Any time someone accuses SA of not being balanced, I like to point to the really cool stories that balance out the ones that seem to send a lot of fecal matter flying through the air. A case in point is the story that ran a few months ago about Ronnie Simpson, left.. Initially, Ronnie’s story caught my eye because, as someone who sails every year in the Leukemia Cup Regatta (shameless plug), I’m a sucker for sailing adventures with a cause. Ronnie’s sailing for Hope for the Warriors, a group that supports US veterans. I got sucked in further when I read that he himself is a veteran of the Iraq war and the fact that he’s sailing a single handed transpac was the icing on the cake because a long single handed passage is something high on my list of things to do before I croak.
This piqued my interest enough for me to go read a little more about him on his web site and if you haven’t read the whole story, You should go there now. I really wanted to do something to help him out but times are really tight and spare cash is an infrequent visitor to my household these days.
I did have an ace in the hole in that I am a photographer and I knew that some good photos would make it a little easier to reach his goal. So I sent him a totally random, out of the blue email and offered my services. At the time, he was still in North Carolina getting the boat sorted but we agreed that when he made it back to the west coast we would work something out. Thus, I found myself driving north on I-5 to San Francisco last weekend, racing the tsunami up the coast (the tsunami won).
On Sunday we set out into San Francisco Bay at the peak of high tide on a full moon. I was on a 1980’s vintage 30 foot cruiser with Tony and Phil while Ronnie was sailing in his Mount Gay 30, Warrior’s Wish, with his buddy Mark who was there to help since the battery on their boat was not holding a charge (BIG HINT) which meant the auto-pilot was not happy. We got out into the bay well ahead of them and were baffled when we couldn’t see them behind us when we passed under the bay bridge. This was primarily a function of the fact that they were already over in the lee of Alcatraz waiting for us to plod over to them (Tony, Phil, reminder – clean bottom of boat ASAP).
We finally made it over to them and they made several passes while I as much as I could. When they were heading away from us, Tony and Phil (partners in the boat I was on) would continue the ongoing conversation (I think it had been going on since they bought the boat a year ago) trying to determine if they should buy a new boat or upgrade this one. We headed back to the other side of the Bay Bridge which really means that Warrior’s Wish went back to the other side of the Bay Bridge, then sailed back to Alcatraz looking for us, then sailed back to the other side of the Bay Bridge and then came north and found us motoring along having missed the worst of the outgoing tide (5.2 knots current!). At this point I got my stuff and hopped on to Ronnie’s boat to shoot some portraits and then we were back at the dock and talking about getting some food.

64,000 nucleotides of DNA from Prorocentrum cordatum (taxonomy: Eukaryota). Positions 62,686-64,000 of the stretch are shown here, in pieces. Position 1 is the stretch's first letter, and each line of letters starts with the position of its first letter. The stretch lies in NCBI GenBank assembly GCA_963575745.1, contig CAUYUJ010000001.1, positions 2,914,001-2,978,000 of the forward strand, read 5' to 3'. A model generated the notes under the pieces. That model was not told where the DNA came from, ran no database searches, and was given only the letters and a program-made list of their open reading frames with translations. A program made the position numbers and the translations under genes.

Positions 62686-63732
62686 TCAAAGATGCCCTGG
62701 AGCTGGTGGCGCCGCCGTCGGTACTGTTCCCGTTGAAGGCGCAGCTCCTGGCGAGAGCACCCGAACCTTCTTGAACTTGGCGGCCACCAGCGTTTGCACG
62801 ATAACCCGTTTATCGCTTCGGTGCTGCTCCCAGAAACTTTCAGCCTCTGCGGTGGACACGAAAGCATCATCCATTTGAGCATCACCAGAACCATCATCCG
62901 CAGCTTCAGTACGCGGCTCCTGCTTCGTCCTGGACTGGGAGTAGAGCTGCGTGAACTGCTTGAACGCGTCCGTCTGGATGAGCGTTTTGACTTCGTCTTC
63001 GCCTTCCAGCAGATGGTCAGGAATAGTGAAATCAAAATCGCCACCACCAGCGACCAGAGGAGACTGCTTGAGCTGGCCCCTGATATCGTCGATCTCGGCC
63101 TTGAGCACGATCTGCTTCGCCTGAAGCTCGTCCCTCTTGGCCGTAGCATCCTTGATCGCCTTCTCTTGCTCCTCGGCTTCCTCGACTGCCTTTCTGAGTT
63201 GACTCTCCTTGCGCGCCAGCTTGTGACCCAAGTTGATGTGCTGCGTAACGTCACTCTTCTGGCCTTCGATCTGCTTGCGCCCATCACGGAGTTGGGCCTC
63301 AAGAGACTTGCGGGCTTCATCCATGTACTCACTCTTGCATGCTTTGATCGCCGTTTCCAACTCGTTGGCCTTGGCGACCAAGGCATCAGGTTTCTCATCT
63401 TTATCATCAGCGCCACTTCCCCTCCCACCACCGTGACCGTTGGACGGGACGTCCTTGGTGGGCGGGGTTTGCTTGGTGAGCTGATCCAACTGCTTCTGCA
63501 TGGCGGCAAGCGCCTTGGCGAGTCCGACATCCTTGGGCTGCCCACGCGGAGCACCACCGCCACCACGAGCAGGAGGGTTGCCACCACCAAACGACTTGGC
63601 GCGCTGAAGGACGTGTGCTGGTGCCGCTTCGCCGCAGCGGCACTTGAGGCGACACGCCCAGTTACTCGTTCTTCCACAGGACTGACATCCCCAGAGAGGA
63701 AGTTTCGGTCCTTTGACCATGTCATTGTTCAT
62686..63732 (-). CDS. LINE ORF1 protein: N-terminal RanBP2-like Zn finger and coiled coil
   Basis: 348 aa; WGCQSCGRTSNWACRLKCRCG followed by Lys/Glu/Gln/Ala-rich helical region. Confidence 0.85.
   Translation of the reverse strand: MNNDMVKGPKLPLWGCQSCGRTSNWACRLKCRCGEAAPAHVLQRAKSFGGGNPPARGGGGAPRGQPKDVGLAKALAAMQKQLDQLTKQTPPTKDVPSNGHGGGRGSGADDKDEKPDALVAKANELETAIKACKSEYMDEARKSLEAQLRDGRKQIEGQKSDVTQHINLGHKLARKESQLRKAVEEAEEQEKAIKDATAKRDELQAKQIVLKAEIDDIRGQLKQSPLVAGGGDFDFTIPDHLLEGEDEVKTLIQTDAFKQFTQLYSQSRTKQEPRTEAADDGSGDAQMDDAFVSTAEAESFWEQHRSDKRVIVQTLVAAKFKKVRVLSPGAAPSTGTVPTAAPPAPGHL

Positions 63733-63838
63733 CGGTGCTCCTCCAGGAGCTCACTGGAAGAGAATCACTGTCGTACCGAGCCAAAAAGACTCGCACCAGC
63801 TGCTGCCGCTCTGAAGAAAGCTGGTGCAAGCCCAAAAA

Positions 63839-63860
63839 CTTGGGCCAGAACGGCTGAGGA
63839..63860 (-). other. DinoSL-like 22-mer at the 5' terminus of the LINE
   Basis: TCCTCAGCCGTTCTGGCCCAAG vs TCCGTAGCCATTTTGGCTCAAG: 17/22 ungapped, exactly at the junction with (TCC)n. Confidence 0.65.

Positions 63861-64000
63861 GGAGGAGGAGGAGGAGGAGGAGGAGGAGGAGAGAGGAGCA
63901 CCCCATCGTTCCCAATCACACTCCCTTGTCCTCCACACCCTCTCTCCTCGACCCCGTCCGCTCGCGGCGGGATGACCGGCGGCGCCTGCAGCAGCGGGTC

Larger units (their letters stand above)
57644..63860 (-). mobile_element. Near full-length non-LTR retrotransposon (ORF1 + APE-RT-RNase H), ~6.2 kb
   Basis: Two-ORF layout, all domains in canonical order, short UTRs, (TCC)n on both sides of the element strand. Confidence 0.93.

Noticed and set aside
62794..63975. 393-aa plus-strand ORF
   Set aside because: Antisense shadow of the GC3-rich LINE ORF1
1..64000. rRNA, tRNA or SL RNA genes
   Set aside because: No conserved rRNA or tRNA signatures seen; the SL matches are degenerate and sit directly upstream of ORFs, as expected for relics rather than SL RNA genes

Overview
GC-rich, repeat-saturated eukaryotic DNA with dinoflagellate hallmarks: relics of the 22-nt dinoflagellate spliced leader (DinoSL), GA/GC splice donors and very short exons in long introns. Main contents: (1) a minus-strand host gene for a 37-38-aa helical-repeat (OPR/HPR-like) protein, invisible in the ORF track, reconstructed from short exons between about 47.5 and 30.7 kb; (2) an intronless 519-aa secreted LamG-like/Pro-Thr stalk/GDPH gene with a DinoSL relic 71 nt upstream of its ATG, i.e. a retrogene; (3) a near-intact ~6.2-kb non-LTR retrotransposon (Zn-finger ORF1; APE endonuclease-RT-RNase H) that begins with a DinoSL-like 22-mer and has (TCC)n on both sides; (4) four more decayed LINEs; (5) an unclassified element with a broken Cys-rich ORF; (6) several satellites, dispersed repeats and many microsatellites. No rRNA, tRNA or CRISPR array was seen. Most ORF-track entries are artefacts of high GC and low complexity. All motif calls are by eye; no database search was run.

A local Vietnamese joint served up some excellent pho, spring rolls, shrimp, etc. and the lot of us sat around and shot the breeze. Everything I read about him on the web had given me the broad outlines of who Ronnie is, but nothing gives me a better sense of who a person really is than sitting around a table with some hot food and cold beer. We talked about family, sailing, the recent America’s Cup, San Diego, and a whole slew of other topics and by the end of the evening I was even happier that I had been able to contribute, in how ever small a way, to this kid (sorry Ronnie, but I’m almost old enough to be your father) being able to follow his dream. If you haven’t been following Ronnie’s story here, I’d suggest going back and checking out his blog and the stories on SA. I can guarantee you that you’ll want to help him out and I can tell you for sure that if you met him in person, you’d want to help even more. Did I mention that he needs a new battery? Just checking.
Also, if you are interested in learning more about the
great non-profit organization that Ronnie is working with and how you can help make a difference in the lives of other wounded Veterans, please visit www.HopefortheWarriors.org. More than 90 cents of every dollar donated goes directly towards helping combat-wounded Veterans and their families. – Ed.